Thursday, April 15, 2021

US Supreme Court considers firms’ liability for Africa child slavery

The US Supreme Court considered Tuesday whether two major corporations — Nestle USA and Cargill — can be held responsible for forced child labor on cocoa farms in the Ivory Coast.

The case could allow the court to limit liability for US firms for human rights abuses committed in other countries.

The lawsuit was filed in 2005 by six Malians who say they were trafficked as children then held as slaves on Ivorian farms, where the US subsidiary of Switzerland-based Nestle and the American agricultural giant Cargill have purchased cocoa.

The lawsuit argues that the two companies knew what was occurring on the farms.

Federal courts have validated the suit under a 1789 law known as the Alien Tort statute, which allows US courts to rule on international human rights abuses.

The law initially intended to fight piracy has taken on a second life over the last 50 years due to efforts by human rights defenders.

But the Supreme Court has repeatedly restricted its scope, such as in 2018 when it ruled against claims against foreign countries.

Nestle and Cargill are asking the court to block the suit against them from going forward.

“Nestle and Cargill abhor child slavery. This case isn’t about that,” said their lawyer Neal Katyal during a hearing by telephone before the court.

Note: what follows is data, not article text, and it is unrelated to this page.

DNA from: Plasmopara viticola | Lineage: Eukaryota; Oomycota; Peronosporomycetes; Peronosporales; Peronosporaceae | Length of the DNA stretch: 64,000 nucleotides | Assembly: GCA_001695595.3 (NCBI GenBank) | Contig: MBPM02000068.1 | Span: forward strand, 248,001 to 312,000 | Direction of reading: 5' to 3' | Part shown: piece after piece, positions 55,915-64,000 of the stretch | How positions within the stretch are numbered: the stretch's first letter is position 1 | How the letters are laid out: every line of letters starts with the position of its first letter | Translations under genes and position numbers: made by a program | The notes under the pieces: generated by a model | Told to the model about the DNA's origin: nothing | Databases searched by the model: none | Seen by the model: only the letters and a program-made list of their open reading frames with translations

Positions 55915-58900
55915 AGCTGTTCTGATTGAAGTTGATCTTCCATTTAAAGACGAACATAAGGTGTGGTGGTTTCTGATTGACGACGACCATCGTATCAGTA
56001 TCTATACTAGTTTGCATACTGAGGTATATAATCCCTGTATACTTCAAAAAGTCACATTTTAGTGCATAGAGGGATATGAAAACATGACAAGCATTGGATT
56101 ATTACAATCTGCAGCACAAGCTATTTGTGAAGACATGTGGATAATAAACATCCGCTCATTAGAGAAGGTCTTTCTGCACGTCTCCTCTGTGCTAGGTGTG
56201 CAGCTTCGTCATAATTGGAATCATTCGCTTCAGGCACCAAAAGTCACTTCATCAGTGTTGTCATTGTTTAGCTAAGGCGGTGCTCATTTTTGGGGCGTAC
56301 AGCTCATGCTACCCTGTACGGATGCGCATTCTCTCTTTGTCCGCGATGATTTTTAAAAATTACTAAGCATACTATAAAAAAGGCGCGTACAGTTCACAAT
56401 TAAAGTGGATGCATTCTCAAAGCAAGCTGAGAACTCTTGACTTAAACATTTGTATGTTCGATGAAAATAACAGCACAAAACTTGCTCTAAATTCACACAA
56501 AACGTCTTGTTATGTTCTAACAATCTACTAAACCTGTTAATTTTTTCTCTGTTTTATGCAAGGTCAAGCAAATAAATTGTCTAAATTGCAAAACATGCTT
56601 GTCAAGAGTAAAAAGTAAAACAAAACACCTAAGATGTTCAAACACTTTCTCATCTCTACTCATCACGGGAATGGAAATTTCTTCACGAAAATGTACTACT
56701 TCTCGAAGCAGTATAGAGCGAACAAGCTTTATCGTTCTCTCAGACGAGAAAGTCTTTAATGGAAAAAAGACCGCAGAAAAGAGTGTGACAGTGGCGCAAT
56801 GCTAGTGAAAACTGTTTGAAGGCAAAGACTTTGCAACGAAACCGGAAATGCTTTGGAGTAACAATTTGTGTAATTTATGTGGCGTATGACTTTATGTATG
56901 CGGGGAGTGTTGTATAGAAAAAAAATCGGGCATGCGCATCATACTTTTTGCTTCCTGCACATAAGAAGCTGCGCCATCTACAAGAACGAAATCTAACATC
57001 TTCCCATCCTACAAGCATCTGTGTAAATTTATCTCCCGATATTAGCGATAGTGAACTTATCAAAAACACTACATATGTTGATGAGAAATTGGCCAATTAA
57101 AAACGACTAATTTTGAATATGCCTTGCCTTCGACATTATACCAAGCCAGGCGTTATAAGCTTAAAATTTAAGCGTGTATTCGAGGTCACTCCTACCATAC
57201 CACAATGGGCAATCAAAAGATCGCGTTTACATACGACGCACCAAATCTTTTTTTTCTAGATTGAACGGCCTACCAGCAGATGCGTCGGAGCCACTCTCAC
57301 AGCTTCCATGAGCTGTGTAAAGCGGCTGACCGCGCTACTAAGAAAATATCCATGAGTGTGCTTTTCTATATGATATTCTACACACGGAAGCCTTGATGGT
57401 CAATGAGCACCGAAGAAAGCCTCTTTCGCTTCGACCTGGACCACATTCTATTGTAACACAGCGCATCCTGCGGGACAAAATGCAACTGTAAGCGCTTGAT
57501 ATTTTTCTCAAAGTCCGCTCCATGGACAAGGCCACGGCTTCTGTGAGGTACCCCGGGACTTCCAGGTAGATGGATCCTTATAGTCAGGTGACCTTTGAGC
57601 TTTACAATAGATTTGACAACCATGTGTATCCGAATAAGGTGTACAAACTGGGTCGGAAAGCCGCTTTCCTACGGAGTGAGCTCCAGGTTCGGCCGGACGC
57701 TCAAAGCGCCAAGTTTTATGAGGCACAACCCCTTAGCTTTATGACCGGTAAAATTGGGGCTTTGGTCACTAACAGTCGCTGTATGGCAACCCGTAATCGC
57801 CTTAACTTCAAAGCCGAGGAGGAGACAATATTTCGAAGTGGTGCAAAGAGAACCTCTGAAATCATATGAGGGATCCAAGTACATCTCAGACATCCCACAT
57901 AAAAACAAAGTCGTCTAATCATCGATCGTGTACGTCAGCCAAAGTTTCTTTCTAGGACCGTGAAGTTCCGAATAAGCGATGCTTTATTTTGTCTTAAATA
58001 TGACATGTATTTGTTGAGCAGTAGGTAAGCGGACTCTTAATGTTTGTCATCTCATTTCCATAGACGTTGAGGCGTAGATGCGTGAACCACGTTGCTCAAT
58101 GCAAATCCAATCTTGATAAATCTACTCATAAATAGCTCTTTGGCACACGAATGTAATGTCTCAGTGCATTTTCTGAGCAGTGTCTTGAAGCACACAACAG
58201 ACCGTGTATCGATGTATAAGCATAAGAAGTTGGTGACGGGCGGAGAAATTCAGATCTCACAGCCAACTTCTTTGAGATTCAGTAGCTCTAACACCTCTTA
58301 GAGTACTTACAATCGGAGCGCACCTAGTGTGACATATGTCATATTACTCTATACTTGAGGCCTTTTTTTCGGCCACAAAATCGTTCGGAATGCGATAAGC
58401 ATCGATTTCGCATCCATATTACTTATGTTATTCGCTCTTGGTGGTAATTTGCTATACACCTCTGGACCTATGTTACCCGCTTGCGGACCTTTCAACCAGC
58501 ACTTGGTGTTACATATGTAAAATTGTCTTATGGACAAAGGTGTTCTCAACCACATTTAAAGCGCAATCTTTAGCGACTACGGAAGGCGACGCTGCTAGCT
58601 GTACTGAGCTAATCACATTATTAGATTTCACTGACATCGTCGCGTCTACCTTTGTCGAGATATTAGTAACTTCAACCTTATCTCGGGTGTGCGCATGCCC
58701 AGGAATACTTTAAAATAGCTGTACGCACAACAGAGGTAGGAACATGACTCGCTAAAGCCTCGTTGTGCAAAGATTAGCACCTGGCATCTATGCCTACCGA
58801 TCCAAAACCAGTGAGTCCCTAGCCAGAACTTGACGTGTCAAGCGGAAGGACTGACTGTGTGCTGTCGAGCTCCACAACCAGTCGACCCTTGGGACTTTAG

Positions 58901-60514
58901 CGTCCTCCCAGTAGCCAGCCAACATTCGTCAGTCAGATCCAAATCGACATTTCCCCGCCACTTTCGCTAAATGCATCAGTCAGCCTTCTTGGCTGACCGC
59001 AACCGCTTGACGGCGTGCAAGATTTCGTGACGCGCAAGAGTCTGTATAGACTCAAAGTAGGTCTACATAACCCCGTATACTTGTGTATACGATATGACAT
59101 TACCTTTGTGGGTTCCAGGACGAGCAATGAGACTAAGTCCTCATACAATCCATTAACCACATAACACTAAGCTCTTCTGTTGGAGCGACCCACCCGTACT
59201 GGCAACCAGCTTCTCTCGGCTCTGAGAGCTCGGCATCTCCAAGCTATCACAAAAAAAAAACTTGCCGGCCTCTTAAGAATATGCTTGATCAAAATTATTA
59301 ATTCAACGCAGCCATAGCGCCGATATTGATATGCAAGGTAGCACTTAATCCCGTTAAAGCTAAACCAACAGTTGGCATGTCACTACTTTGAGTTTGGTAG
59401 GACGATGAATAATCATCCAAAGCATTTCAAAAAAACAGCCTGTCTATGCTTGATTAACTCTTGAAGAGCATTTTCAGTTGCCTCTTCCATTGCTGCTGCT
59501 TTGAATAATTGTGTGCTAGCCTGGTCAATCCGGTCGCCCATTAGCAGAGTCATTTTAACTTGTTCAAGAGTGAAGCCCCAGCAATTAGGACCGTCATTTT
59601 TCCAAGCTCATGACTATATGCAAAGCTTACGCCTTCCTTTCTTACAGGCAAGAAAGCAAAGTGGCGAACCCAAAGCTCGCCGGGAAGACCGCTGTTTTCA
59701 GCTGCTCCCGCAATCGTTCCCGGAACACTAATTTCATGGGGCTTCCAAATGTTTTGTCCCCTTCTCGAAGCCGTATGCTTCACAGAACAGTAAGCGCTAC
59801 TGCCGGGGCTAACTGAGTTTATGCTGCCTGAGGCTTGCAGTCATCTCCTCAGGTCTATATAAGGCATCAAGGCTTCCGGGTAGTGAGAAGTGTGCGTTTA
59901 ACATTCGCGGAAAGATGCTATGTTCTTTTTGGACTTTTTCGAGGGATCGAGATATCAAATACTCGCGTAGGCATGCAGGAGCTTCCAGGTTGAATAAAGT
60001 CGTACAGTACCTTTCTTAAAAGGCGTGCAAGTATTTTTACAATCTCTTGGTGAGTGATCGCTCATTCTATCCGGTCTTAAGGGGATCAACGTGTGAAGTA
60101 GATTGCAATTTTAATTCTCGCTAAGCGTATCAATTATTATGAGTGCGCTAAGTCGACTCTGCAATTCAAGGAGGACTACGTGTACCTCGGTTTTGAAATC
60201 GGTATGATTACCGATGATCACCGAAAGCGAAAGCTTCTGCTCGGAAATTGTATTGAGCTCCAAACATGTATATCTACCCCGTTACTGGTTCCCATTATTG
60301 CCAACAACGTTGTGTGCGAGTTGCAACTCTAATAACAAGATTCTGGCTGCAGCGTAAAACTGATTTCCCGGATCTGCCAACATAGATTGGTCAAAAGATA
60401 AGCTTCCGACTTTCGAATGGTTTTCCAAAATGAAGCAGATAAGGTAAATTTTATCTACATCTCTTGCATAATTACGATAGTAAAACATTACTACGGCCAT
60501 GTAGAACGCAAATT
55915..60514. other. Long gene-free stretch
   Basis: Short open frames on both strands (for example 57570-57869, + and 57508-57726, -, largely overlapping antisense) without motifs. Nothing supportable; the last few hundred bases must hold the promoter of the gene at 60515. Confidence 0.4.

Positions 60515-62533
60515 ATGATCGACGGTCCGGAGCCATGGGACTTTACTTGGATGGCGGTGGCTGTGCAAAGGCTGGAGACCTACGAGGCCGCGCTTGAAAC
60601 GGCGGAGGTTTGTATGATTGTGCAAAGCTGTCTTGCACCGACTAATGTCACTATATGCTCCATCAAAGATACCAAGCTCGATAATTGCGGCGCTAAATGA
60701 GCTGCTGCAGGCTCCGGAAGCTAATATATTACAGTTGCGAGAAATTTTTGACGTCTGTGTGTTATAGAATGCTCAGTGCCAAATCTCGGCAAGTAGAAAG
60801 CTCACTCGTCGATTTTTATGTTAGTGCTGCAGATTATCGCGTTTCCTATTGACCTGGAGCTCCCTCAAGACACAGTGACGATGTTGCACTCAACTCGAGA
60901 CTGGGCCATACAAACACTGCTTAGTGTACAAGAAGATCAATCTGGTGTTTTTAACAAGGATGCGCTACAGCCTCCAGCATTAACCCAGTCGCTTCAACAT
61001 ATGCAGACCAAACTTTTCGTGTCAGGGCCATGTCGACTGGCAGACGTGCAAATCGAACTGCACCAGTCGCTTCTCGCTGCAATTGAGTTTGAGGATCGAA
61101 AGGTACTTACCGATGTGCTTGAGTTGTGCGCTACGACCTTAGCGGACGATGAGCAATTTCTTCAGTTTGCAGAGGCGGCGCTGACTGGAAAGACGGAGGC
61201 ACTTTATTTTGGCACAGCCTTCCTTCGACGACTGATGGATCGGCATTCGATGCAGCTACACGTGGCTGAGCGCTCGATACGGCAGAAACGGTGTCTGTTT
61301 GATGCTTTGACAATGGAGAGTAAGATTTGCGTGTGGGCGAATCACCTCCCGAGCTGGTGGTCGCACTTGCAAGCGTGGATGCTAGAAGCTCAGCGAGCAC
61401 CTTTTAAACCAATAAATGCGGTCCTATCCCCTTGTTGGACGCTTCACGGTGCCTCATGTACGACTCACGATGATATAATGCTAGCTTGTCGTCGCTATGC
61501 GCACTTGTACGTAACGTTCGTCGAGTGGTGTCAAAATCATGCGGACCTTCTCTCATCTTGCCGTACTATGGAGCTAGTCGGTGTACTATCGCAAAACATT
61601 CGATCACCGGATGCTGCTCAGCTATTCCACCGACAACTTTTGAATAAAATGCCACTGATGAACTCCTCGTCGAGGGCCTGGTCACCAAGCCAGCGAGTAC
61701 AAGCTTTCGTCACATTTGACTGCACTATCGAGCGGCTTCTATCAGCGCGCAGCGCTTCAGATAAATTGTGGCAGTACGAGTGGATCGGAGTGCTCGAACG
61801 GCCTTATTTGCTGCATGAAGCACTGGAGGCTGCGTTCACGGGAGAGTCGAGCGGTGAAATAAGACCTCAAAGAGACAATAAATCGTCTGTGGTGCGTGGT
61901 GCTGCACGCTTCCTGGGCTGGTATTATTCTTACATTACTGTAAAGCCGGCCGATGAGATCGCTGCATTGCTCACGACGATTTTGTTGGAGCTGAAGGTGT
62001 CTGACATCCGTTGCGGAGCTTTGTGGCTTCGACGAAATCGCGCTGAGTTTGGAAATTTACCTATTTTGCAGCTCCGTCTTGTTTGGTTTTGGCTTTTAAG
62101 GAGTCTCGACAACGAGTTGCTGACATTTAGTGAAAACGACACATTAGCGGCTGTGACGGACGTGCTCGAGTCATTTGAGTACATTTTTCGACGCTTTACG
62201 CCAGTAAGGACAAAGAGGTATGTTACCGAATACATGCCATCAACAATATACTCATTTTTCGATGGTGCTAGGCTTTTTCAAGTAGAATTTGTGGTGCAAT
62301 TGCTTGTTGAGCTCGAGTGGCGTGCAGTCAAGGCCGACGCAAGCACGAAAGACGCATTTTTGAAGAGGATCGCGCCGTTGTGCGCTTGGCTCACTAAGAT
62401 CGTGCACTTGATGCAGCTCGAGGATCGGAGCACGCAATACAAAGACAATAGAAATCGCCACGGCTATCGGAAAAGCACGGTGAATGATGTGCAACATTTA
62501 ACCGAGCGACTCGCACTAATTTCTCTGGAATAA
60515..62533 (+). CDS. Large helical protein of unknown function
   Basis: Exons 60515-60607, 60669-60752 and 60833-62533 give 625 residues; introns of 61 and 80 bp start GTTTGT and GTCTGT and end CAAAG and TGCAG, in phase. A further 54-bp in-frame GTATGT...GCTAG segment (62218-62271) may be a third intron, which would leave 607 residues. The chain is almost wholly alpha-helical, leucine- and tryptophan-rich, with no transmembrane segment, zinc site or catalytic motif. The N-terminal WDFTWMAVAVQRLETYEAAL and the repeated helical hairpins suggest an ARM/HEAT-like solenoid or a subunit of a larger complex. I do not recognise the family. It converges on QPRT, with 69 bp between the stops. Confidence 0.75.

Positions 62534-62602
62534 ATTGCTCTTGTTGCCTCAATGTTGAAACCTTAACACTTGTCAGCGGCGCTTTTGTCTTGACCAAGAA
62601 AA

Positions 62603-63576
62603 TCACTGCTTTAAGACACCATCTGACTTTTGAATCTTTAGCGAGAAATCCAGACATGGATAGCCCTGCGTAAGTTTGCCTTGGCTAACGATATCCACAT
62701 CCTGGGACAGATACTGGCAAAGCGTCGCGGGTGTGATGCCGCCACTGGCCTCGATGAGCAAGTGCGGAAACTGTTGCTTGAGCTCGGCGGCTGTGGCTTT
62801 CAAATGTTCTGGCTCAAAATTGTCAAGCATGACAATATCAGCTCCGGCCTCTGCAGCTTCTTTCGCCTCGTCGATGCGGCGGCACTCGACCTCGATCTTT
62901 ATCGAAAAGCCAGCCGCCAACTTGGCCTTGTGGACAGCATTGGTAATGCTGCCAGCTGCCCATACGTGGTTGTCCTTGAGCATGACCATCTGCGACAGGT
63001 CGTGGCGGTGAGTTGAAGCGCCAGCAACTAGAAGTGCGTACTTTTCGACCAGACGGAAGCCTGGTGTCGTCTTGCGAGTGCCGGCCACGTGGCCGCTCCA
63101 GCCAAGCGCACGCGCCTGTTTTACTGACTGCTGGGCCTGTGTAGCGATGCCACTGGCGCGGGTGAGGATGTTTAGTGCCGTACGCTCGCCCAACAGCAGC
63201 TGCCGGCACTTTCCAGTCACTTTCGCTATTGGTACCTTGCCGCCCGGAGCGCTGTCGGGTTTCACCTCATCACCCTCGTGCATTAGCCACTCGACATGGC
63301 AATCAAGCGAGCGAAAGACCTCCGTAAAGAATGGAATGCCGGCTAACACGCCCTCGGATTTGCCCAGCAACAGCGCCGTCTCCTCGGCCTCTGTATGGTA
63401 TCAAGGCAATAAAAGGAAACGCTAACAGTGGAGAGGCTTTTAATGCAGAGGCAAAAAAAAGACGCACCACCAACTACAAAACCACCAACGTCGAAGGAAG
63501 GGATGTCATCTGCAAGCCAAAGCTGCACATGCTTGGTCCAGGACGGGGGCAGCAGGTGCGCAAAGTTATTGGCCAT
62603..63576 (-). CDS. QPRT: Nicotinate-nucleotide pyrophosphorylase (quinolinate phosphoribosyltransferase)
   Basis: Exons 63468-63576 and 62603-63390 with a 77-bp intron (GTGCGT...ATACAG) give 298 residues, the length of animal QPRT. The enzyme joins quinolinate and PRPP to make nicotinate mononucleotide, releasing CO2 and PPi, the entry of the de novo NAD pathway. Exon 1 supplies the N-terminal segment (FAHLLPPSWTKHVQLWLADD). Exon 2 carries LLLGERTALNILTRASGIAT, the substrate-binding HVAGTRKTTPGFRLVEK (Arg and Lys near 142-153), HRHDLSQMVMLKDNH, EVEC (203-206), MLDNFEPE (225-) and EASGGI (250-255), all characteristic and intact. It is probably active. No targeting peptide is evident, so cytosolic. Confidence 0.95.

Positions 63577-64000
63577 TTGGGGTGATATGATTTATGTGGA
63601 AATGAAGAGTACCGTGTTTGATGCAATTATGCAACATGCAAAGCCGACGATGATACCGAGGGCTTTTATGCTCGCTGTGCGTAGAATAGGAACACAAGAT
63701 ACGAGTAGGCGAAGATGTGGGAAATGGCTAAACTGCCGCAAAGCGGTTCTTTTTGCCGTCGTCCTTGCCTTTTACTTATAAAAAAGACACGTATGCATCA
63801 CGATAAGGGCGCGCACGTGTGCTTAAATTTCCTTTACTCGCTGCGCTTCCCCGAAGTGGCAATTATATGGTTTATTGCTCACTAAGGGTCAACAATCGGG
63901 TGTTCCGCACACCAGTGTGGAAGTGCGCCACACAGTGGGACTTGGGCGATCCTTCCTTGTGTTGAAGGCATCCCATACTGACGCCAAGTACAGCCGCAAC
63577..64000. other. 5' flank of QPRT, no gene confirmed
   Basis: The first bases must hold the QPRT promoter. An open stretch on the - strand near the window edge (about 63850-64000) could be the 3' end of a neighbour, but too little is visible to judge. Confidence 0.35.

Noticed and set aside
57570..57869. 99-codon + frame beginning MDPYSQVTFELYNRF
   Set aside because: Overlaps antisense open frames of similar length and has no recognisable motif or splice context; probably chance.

Caution is required since “further complaints like this will proliferate and go on for decades with harm to our foreign policy, separation of powers and other policy objectives,” he said.

Outgoing US President Donald Trump’s administration supported the companies before the court.

“A decision to extend liability, from natural persons to corporations, must be made by Congress, rather than the judiciary,” said the government’s lawyer Curtis Gannon.

But the lawyer for those who filed the suit, Paul Hoffman, said Nestle and Cargill “maintained a system of child slavery and forced labor in their Ivory Coast supply chain as a matter of corporate policy to gain a competitive advantage in the US market.”

The justices seemed disinclined to completely exonerate the companies but uncomfortable with claims against them of complicity.

They are to issue a ruling before the end of June 2021.

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